When people discuss Tolkien and race, ol’ J.R.R. generally doesn’t come out looking so hot, and rightly so. His descriptions of the Orcs are especially contentious; Tolkien wrote letters containing racist remarks about their physical appearance, and those stereotypes were translated into some seriously gross character designs in Peter Jackson’s film adaptations.
But not everything Tolkien said about race was a disaster. After The Hobbit proved successful, foreign publishers came a-knocking. Among them was Rütten & Loening, a German publisher, who wrote to Tolkien in 1938. This is not remembered as a red-letter year for Germany or Europe in general, what with the rampant anti-Semitism and white nationalism. So we shouldn’t be surprised that Rütten & Loening’s letter asked Tolkien to confirm his “pure” “Aryan” ancestry.
Tolkien didn’t like that. Tolkien didn’t like that at all. And the letter he composed in response is a master class in telling racists where they can stick their swastikas.
First, Tolkien pointed out that their definition of “Aryan” was way wrong (linguistics geekery FTW!). He then addressed their concerns about his ancestry directly.
“But if I am to understand that you are enquiring whether I am of Jewish origin,” wrote Sir John Ronald Reuel, with enough furious sarcasm to power an entire kingdom under the mountain, “I can only reply that I regret that I appear to have no ancestors of that gifted people.”
Tolkien then rebuked the German government for making it so difficult to be proud of his own German name and heritage. He finished them off by wondering what on Middle-earth his race had to do with his writing ability.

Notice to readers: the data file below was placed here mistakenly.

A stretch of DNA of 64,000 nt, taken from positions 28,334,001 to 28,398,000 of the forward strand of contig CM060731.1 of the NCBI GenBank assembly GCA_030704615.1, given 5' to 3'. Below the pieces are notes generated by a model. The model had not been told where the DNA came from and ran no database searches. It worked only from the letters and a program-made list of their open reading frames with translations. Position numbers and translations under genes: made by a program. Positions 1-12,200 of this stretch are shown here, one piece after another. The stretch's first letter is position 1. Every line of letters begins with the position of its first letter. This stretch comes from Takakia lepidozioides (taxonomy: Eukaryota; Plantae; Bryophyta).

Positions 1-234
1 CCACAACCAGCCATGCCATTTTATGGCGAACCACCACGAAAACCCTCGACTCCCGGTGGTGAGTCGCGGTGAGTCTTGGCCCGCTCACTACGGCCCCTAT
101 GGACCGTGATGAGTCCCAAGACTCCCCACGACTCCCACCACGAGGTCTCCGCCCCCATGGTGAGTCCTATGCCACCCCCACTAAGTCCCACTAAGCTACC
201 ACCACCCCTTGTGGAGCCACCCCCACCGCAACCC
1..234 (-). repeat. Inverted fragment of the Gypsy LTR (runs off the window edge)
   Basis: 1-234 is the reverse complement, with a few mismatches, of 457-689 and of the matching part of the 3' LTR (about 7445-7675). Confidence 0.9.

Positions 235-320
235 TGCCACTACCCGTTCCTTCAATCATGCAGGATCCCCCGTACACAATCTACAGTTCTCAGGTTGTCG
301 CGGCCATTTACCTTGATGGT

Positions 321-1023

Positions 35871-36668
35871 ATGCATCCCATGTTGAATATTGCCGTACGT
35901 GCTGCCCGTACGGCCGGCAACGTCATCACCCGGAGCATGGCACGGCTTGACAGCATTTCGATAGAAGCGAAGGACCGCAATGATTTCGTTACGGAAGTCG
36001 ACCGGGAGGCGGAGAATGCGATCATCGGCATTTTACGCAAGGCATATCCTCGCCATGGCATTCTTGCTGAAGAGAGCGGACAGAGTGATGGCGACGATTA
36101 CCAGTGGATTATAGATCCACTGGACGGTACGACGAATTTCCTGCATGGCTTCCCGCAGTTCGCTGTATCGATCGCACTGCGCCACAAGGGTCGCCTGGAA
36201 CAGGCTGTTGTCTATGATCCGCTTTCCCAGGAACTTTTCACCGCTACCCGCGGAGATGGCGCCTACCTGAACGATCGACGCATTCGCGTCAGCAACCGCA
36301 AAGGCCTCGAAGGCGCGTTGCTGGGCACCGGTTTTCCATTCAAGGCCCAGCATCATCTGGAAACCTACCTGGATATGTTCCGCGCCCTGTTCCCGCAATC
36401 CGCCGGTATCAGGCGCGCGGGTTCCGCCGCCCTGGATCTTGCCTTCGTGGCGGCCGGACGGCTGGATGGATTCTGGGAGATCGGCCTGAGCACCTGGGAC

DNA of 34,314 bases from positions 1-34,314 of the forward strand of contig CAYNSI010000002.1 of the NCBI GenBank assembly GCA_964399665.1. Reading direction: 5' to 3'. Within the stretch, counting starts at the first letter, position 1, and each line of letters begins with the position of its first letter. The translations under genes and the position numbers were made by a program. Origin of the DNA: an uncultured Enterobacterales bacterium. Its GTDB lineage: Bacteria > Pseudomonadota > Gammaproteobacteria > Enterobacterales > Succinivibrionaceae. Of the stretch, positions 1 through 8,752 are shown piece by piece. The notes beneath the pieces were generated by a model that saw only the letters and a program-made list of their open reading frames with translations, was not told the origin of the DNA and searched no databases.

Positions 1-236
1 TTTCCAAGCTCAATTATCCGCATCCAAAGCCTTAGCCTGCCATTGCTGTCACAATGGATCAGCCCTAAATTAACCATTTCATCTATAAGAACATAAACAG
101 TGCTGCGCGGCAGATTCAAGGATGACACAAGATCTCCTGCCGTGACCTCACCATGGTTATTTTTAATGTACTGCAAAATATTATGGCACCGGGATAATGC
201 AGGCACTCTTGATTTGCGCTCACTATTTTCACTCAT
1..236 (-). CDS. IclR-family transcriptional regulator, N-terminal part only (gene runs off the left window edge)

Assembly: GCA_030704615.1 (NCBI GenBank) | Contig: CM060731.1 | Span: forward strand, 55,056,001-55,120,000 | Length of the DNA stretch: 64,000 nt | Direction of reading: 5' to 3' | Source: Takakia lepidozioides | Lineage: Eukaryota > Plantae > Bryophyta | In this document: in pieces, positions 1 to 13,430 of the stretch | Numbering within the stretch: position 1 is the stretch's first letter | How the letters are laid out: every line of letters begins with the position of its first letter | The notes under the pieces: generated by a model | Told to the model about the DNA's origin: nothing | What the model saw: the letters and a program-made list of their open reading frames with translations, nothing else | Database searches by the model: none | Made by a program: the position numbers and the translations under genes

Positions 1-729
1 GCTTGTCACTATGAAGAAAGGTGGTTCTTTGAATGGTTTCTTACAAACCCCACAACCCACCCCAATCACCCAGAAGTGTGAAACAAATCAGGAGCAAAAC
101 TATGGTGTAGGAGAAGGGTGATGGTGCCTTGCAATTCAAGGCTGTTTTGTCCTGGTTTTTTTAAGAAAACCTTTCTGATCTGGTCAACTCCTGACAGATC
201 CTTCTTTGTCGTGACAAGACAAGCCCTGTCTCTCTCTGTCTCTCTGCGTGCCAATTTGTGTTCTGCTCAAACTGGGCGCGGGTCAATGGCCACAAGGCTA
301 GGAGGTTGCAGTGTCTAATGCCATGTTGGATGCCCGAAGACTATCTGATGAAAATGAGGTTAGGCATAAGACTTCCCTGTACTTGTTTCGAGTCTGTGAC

Whether or not Tolkien actually sent this epic smackdown of a letter isn’t known. He wrote two versions of the letter. The one quoted above pretty explicitly told the publishers to go fork themselves. We don’t know the exact contents of the other, but Tolkien is presumed to have sidestepped the race issue entirely. What we do know is that Germany declined to publish The Hobbit until well after the Third Reich was history.
Of course, Tolkien wasn’t always so complimentary towards Jewish people. His methods of incorporating “Jewishness” into his books were often…uhhh…unenlightened. In The Hobbit (of all places!), Gandalf describes dwarves as “calculating folk with a great idea of the value of money; some are tricky and treacherous and pretty bad lots…”
That is considerably less cool of you, Mr. Tolkien sir. In fact, it sounds a whole lot like the kinds of lies Nazi Germany was selling about that race of “gifted people” Tolkien so eloquently defended in his letter to Rütten & Loening.
So now we are back at the start, with Tolkien making ugly comments about race. At least we have the comfort—however cold—of knowing that, amidst all the things Tolkien said wrong, he said this one thing right.